Apr 26, 2019

Maria Butina sentenced to 18 months in prison

Maria Butina speaks during a press conference in Moscow in 2013. Photo: STR/AFP/Getty Images

Maria Butina, the first Russian national convicted for seeking to influence U.S. politics during the 2016 campaign, was sentenced to 18 months in prison — with credit for nine months already served — on Friday.

The backdrop: Butina pled guilty last year to working with her American boyfriend, Republican operative Paul Erickson, to infiltrate the NRA and other conservative circles for the purpose of influencing U.S. policy on behalf of the Kremlin. As reported by NPR, Butina's case was handled separately from special counsel Robert Mueller's investigation into Russian interference in the 2016 presidential election.

Go deeper: The curious case of the alleged American "spy" detained in Russia

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Coronavirus stress tests drug industry's dependence on China

A Hong Kong commuter wears a face mask. Photo: Miguel Candela/SOPA Images/LightRocket via Getty Images

It's unclear whether the rapid spread of the novel coronavirus will actually result in prescription drug shortages, but it has undoubtedly highlighted the potential vulnerabilities of having the supply chain for American drugs so dependent on China.

Driving the news: About 150 prescription drugs — including antibiotics, generics and some branded drugs without alternatives — are at risk of shortage if the coronavirus outbreak in China worsens, per two sources familiar with a list of at-risk drugs compiled by the Food and Drug Administration.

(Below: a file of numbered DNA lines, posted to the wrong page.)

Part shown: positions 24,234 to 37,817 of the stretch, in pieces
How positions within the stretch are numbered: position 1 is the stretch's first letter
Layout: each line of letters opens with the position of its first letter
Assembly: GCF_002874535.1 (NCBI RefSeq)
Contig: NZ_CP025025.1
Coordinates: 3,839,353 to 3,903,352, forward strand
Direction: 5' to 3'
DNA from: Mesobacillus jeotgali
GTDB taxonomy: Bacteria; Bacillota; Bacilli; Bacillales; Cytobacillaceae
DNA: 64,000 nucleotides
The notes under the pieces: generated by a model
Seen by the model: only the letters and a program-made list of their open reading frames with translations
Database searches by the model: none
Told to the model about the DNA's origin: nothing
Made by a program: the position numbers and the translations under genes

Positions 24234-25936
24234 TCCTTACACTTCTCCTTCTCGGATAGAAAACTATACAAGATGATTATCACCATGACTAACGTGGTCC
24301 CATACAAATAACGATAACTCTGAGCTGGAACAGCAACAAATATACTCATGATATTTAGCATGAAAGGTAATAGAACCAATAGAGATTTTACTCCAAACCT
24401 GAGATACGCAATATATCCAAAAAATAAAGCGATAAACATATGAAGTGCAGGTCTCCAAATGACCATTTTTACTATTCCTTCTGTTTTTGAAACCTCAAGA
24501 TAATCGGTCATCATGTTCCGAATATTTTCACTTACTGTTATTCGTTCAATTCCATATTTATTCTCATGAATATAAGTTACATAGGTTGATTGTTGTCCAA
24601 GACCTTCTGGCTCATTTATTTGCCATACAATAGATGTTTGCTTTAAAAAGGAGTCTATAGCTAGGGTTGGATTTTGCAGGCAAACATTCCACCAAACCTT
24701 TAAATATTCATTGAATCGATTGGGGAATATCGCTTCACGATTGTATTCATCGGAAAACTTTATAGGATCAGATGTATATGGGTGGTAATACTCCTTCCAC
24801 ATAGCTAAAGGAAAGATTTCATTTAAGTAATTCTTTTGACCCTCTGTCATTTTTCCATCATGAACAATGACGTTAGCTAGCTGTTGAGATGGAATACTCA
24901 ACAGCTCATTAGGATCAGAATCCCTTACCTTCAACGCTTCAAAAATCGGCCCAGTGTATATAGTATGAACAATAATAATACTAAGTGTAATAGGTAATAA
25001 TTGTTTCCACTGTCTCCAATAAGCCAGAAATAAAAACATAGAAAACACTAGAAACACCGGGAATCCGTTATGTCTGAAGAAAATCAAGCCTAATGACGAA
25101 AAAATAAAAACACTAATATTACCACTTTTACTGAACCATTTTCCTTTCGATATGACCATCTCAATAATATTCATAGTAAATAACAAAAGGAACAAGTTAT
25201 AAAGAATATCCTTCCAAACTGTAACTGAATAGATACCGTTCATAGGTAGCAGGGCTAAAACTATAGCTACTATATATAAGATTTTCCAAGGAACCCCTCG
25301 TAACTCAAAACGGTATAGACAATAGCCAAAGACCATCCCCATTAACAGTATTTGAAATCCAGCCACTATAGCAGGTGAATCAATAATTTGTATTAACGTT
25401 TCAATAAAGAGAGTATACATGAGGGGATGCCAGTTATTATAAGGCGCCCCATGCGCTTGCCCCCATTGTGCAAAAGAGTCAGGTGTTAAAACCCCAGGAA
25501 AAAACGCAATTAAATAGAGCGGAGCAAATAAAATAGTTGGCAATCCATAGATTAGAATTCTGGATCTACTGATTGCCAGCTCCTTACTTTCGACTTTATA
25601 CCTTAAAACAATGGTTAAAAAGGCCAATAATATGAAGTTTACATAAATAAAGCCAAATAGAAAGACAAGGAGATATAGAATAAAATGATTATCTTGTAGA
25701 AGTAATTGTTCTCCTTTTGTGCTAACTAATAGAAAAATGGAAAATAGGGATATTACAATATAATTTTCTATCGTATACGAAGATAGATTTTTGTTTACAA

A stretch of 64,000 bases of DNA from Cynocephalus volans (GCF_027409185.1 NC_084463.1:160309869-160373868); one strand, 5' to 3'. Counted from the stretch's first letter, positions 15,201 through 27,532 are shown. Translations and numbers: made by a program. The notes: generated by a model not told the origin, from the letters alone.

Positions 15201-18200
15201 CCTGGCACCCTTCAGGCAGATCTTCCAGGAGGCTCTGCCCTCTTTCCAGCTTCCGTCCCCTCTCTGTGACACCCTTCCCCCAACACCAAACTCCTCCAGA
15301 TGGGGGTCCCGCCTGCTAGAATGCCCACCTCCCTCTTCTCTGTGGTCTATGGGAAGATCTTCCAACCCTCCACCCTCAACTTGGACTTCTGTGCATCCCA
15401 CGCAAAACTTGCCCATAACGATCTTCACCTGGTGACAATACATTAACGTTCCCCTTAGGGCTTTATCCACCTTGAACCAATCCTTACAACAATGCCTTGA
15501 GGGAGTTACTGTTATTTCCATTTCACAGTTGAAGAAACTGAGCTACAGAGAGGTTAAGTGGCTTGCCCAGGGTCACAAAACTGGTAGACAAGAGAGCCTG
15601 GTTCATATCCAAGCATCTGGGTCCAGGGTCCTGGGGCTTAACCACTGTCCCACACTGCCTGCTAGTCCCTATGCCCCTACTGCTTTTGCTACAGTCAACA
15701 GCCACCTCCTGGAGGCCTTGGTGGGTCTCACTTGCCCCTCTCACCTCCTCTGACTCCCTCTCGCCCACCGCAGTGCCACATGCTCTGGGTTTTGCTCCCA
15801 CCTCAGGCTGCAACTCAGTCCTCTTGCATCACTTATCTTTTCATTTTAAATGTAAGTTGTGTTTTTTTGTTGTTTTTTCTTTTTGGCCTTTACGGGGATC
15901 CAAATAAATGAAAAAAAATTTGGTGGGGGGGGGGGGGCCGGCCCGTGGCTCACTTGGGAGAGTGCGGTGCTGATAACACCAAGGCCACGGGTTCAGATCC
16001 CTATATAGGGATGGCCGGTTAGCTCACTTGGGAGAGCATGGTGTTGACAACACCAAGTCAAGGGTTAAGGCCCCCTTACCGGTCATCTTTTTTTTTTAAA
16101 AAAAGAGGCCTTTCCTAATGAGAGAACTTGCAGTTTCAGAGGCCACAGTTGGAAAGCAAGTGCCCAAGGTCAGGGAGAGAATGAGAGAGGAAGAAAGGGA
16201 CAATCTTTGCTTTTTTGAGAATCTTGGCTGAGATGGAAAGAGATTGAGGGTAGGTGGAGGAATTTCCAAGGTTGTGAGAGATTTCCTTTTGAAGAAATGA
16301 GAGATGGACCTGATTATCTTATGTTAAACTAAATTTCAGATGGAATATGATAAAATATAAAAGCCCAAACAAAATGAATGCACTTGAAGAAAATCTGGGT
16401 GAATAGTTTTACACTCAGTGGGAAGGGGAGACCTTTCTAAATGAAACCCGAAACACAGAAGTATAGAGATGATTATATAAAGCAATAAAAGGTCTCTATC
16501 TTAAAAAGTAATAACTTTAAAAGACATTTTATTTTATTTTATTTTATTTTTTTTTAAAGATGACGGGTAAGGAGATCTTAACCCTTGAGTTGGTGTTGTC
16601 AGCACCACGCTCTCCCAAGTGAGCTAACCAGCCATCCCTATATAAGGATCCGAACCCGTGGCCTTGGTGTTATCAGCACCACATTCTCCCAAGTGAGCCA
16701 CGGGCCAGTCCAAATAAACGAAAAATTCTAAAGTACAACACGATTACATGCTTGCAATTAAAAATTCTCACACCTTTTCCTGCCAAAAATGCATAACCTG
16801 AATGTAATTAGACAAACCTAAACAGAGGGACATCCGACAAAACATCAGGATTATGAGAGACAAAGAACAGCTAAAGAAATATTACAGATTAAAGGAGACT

Go deeperArrow31 mins ago - Health

Bernie's path to the presidency

Sen. Bernie Sanders speaks yesterday during a rally at Houston University. Photo: Mark Felix/AFP via Getty Images

Lots of Democrats are in full panic that Bernie Sanders will win the nomination and get clobbered in the general election — and bring the party down, too. But the evidence, particularly the polling, doesn't back those doomsday warnings.

Why it matters: Virtually every national and swing state poll shows Sanders tied with or beating President Trump.  And, unlike every rival, he has a huge base of fervent, unshakable supporters he can only grow.

These swing voters don't like Trump’s environmental rollbacks

Illustration: Sarah Grillo/Axios

Swing voters in four battleground states decisively oppose President Trump’s sweeping rollbacks of environmental regulations — but it’s unlikely to sway their votes.

Why it matters: It’s voters living in states like these, including Florida and Pennsylvania, who fill pivotal roles electing America’s presidents, so we should listen.